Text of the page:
What's the idea behind DeepMind? Its main mission is to solve intelligence, and then apply that to solving ‘everything else’. The second part clearly has the potential to radically improve people’s lives, explains Callaghan. At first we might see lots of incremental improvements to things people already use in their day-to-day lives – like consumer electronics, but the potential applications are far-reaching and could be transformative in many different areas. Essentially, it’s about making technology work harder for people. How much independent agency that technology might have could be an issue, however.

“There are some very important discussions that need to take place as to how this technology develops – for example as to how companies in this field should engage with government, regulatory bodies, one another and the public at large with a view to ensuring that there is safe and ethical stewardship of applications for the benefit of everyone. DeepMind is very interested in taking that discussion forward with others.”

In a constantly evolving market, the biggest disrupters in technology tend to be those you don’t see coming, according to Callaghan, with things moving on very quickly from niche, original innovation to something that’s in everyone’s hands.

“I certainly don’t see that progress stopping any time soon. But what always amazes me is people’s ability to embrace and adapt to something that may have seemed impossible just a few years prior. It strikes me that, as humans, we don’t give ourselves nearly enough credit for being able to do that.”

As a rule, investment in technology companies tends to come from well-known, reputable sources – such as venture capitalists or funds in Silicon Valley. But it can also be less straightforward, with funding coming through people who are personally known to the founders, or sometimes from larger firms prepared to speculate and commit to future trends in technology, for example. Softbank’s recent acquisition of ARM Holdings was – according to Callaghan – a useful reminder of the potential of the latter, even for a fully developed and successful business.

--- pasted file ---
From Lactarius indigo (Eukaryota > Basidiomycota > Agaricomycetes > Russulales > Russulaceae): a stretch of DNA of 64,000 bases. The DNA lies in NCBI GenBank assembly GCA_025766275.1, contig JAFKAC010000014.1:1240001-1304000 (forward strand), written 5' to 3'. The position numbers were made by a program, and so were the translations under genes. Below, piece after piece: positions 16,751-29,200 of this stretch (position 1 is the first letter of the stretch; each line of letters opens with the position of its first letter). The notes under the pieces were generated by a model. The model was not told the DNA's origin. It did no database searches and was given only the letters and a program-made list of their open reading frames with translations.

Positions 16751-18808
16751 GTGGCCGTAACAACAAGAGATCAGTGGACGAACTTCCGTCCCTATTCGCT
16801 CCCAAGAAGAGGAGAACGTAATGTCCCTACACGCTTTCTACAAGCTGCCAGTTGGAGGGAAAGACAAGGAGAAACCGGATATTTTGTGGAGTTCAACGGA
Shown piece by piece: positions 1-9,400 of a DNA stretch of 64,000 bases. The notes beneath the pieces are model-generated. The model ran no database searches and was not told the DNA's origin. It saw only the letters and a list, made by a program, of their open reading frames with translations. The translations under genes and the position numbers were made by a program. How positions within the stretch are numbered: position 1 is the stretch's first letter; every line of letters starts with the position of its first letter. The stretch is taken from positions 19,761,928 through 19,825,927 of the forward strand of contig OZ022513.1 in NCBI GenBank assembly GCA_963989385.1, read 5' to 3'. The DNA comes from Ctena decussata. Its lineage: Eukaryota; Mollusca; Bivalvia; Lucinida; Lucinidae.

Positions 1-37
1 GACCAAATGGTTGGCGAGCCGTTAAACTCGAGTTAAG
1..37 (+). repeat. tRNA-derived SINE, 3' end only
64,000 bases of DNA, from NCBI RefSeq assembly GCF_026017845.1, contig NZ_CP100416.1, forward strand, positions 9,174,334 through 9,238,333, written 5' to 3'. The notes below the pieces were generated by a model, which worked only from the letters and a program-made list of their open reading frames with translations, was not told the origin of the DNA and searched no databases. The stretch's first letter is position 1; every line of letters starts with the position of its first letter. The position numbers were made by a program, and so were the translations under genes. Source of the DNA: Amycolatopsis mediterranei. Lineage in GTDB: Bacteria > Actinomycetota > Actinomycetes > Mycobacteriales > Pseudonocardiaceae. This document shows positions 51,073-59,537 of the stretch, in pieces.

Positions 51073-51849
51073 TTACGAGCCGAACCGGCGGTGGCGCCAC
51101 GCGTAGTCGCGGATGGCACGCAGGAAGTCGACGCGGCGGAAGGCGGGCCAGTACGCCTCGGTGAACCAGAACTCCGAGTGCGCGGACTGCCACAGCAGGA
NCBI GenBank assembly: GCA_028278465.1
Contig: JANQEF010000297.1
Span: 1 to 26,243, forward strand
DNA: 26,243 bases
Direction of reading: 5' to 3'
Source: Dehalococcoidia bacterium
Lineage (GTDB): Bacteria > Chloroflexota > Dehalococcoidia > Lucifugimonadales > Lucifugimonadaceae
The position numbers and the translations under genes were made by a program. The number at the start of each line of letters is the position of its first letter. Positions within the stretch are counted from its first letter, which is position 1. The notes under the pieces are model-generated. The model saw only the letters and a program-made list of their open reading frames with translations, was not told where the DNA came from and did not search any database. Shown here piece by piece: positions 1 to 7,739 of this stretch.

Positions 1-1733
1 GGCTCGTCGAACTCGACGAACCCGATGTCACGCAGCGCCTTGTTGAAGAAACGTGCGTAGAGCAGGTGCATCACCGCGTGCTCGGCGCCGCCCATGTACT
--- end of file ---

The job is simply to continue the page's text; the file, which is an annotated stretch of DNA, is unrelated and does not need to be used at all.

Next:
Changing landscape

The regulatory landscape is currently transformed with the industry’s transition to a Europe-wide one-stop shop for Internet use – via General Data Protection Regulation (GDPR).

But while he’s certain there will be teething problems, it’s a move that Callaghan certainly welcomes.

“We have to wait and see exactly how the GDPR will be implemented and enforced, but the idea of having a single regulation and – largely - a single set of rules should be good news for everyone. What is already clear is that we are going to need companies to be innovative and take the lead, with regulatory support, on defining what compliance looks like in practice. I think it’s important to recognise that the GDPR is an evolution in standards and not a fixed end point. Technology will always be driving a new set of challenges – and the GDPR will gradually adapt to that.”

For Callaghan, however, there’s a clear distinction between regulation and Internet freedoms – a wide basket of issues that incorporates freedom of speech, information and geographical boundaries, and copyright.

“I have to admit I find it somewhat depressing that over the past decade we have been heading towards an online experience that in many respects is less ‛free’ – in that what users can do with their data, or with their own equipment is less self-directed and dictated increasingly by governments and intermediaries. I worry about this trend – this blurring of the boundaries – particularly when it becomes embedded in technology in ways that are not transparent to people."

Download: Tomorrow’s world interview with Trevor